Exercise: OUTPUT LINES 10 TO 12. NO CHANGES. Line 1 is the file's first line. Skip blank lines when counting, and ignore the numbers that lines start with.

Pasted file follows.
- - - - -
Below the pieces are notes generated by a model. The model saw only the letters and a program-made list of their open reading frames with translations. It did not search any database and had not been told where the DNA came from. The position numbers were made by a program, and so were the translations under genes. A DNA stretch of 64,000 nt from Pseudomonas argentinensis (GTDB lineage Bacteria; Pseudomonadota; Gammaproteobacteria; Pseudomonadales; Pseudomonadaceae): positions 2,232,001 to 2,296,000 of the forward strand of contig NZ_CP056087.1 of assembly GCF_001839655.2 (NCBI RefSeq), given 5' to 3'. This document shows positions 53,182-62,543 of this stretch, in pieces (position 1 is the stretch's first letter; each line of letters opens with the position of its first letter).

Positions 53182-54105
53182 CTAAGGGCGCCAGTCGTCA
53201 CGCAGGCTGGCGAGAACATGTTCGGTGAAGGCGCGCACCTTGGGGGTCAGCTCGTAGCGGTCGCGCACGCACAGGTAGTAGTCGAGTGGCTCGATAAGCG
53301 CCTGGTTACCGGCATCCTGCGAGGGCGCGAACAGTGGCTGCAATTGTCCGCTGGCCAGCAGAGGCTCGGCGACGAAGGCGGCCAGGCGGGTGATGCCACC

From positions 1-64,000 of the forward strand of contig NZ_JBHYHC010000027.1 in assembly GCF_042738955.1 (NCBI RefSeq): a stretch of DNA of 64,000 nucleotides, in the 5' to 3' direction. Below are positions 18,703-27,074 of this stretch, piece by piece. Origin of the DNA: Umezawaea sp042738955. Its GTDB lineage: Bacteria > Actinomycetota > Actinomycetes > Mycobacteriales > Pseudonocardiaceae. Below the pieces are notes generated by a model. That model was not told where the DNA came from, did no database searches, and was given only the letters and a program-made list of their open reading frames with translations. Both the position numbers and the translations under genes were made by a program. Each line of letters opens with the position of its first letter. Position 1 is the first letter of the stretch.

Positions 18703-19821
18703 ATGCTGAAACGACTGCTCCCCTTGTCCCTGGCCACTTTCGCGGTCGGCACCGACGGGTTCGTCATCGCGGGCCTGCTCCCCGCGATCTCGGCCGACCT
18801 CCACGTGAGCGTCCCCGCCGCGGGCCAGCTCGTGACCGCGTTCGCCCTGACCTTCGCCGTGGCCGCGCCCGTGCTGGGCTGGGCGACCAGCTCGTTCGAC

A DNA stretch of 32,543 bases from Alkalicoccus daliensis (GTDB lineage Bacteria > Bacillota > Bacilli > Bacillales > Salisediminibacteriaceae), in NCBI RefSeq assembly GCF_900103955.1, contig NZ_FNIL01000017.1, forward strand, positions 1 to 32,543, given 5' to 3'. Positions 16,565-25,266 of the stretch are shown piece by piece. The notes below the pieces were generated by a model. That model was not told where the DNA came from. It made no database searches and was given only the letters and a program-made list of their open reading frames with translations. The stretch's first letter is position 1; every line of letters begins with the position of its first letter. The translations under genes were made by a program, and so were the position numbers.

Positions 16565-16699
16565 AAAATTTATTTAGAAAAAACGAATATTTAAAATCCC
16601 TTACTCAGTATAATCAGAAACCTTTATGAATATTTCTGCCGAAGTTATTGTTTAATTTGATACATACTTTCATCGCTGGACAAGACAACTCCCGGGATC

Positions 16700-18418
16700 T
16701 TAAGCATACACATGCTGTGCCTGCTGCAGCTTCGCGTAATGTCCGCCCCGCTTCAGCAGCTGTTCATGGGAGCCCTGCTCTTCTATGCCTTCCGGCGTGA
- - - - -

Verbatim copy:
A DNA stretch of 32,543 bases from Alkalicoccus daliensis (GTDB lineage Bacteria > Bacillota > Bacilli > Bacillales > Salisediminibacteriaceae), in NCBI RefSeq assembly GCF_900103955.1, contig NZ_FNIL01000017.1, forward strand, positions 1 to 32,543, given 5' to 3'. Positions 16,565-25,266 of the stretch are shown piece by piece. The notes below the pieces were generated by a model. That model was not told where the DNA came from. It made no database searches and was given only the letters and a program-made list of their open reading frames with translations. The stretch's first letter is position 1; every line of letters begins with the position of its first letter. The translations under genes were made by a program, and so were the position numbers.

Positions 16565-16699
16565 AAAATTTATTTAGAAAAAACGAATATTTAAAATCCC